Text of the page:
Parting gift from a man who united his country
A few days before their opening game at the 1995 Rugby World Cup, South Africa's players were given a job that was way beyond their comfort zone.
They were tasked with learning the country's new national anthem. They knew the old one alright: Die Stem was part of their heritage as Afrikaners. Sung in the Afrikaans language, it was the official anthem of the apartheid regime. But a year earlier everything had changed in the host nation. Nelson Mandela had been swept into power on a tidal wave of votes in South Africa's first free and open general election.
As president, Mandela's great and abiding priority was national reconciliation. It was a statesman's vision, but a political strategy of near-impossible complexity.
Large swathes of the black population were thirsty for revenge against the people who had perpetrated what Mandela himself had described as the "moral genocide" of apartheid. Tranches of the white minority, including many personnel from the security forces, had armed and mobilised in preparation for a bloody conflict. The terrifying possibility of civil war loomed large on the horizon.
Mandela's political skills were seemingly bound up in his radiant personal charisma. He defused crisis after crisis with the magic of his empathy and intelligence and warmth.
With the World Cup coming, he saw another opportunity. But rugby as a sport meant little or nothing to black South Africa. As a political symbol, it epitomised everything they despised about the Afrikaner culture of race supremacy. It became another battleground in the struggle between the two sides.
The African National Congress had emerged over decades as the leading resistance movement against apartheid. Arnold Stofile of the ANC knew how much rugby, and sport in general, meant to the white population. It was "the opium of the Boer. We always defined sport as apartheid in tracksuits". It was therefore critical that the regime be denied a platform in global sport. Eventually they got their way – and it hurt the regime badly.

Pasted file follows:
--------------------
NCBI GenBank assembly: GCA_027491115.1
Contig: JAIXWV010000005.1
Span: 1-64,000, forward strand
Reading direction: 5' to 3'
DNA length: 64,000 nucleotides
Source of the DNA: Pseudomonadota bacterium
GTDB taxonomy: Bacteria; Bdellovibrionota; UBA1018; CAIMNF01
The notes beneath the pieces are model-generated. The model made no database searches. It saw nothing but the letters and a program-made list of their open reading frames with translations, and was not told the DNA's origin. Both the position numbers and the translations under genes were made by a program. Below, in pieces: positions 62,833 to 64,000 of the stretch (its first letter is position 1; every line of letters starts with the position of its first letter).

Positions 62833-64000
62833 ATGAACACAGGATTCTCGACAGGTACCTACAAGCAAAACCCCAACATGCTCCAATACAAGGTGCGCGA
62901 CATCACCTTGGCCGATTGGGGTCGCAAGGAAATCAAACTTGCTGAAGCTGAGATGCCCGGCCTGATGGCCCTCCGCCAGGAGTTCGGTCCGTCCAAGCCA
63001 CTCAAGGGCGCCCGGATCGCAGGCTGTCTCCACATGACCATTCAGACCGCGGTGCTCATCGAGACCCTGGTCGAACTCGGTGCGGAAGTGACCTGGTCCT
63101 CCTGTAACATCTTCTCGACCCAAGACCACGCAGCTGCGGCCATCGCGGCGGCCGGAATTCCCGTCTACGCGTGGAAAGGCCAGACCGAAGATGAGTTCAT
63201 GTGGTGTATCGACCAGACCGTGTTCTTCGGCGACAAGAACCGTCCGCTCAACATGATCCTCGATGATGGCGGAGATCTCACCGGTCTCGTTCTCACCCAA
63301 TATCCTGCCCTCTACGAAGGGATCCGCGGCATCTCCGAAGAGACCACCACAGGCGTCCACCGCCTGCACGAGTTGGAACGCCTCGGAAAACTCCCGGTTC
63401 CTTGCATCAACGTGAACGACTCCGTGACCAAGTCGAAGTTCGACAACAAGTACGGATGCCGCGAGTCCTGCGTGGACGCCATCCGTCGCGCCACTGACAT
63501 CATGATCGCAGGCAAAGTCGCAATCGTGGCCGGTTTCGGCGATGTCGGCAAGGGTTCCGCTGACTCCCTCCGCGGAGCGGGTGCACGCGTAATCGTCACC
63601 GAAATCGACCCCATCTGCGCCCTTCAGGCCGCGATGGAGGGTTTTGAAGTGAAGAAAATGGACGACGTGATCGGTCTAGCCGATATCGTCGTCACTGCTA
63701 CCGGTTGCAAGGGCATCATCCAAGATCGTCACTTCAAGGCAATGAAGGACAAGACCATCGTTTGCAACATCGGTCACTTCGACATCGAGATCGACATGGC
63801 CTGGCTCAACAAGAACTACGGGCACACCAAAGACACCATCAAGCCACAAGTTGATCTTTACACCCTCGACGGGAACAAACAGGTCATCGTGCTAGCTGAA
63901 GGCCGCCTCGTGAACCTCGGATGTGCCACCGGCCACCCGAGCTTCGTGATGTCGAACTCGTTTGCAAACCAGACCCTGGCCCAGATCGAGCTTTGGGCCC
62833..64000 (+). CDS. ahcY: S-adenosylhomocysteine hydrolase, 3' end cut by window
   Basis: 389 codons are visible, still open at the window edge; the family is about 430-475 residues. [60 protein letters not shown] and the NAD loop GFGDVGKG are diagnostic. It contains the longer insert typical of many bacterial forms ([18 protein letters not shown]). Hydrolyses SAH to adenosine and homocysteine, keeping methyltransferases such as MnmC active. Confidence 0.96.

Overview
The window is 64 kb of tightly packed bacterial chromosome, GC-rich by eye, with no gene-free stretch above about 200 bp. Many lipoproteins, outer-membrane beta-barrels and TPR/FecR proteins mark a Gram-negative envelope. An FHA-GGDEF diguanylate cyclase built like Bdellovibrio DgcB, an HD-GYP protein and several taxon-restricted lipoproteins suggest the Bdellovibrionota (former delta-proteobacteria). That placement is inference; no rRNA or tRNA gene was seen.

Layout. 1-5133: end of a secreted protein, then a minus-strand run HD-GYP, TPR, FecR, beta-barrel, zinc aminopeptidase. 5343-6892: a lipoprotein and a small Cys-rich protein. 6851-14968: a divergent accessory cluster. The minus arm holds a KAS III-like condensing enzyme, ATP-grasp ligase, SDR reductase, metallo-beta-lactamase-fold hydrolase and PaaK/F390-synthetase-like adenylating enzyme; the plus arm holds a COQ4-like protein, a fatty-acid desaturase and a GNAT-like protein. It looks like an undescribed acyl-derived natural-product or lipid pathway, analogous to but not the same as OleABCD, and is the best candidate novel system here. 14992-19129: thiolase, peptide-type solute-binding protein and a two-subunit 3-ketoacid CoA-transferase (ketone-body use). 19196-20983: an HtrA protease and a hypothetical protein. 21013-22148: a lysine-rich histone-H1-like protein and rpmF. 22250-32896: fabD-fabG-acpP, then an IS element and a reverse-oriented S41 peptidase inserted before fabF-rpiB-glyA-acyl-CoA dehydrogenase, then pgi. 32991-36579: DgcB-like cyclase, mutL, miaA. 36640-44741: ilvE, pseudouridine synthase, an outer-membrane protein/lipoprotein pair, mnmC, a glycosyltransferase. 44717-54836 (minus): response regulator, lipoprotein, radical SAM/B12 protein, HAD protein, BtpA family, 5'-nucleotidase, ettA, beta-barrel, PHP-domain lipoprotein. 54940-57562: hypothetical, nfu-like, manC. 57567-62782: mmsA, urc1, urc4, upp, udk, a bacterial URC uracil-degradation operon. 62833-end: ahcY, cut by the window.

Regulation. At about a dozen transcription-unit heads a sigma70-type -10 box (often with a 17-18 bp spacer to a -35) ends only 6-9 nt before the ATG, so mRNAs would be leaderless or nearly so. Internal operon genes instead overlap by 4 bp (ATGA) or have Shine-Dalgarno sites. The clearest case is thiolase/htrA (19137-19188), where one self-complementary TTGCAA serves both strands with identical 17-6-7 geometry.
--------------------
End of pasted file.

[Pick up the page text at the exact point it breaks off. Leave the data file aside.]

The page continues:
"The ANC's policy of international sports isolation," recalled Niel Barnard, "especially rugby isolation, was very painful to us Afrikaners." Barnard had been head of the government's intelligence service. "Psychologically it was a cruel blow, because rugby was one terrain where we felt as a small nation that we could hold our heads high."
But Mandela had long ago recognised the capacity of sport to unite as well as divide. "Sport has the power to change the world," he'd said. "It has the power to inspire, the power to unite people that little else has . . . It is more powerful than governments in breaking down racial barriers."
And Mandela knew what he was talking about: the Rugby World Cup was a case in point. He saw in it a chance to promote his great project of unity and nation-building. As ever, he led from the front. Rather than pandering to the well-justified prejudices of the black majority, he persuaded them to embrace it.
On the day of the opening ceremony he wore the traditional green Springbok cap. It was far from a glib gesture in populist politics. One veteran ANC activist explained why, in Playing the Enemy, a book by the journalist John Carlin. "That Springbok emblem those people took such pride in: I hated it. It remained for me a potent and loathsome symbol of apartheid."
But in return, the Springbok players decided to learn the words of the new national anthem. Their manager, Morne du Plessis, a legend from his own playing days, understood the need to reciprocate. And the players, inspired by their meetings with Mandela, readily agreed, even though Nkosi Sikelele had been a protest song at thousands of black rallies long before it became the new anthem.
Kobus Wiese was one of the players involved. "For me, and for just about everyone I knew, that song was synonymous with 'swart gevaar' – the black danger." The song was alien to them at every level. The lyrics were in Xhosa, one of South Africa's ethnic languages that incorporates a range of clicking sounds in its structure. Their version on match day was rough and ready. But, said the player James Small, they realised "that we had to have a true understanding of being a South African in a South Africa that was just one year old."
With Mandela publicly embracing the Springbok symbols and acting as cheerleader-in-chief for the tournament, millions of his people rowed in behind the team. The players would testify that it was he who became the difference in the end between winning and losing. On the day of the final, against New Zealand at Ellis Park in Johannesburg, he walked onto the field famously wearing the green jersey and cap. The crowd was overwhelmingly white, many of them hardcore Afrikaners. They started chanting his name.
In February 1990, he'd walked free from jail after his 27-year incarceration. The next day he addressed an enormous crowd at a football stadium in Soweto. "That day," writes Carlin, "he was crowned king of black South Africa.
Five years later, his second coronation was taking place at Afrikanerdom's holy of holies, the national rugby stadium."
A friend texted me from Cape Town on Thursday night. South Africa's social and political problems are generating all kinds of crises and divisions. But tonight, he said, the country is united once more, this time in mourning. "It is his final great deed."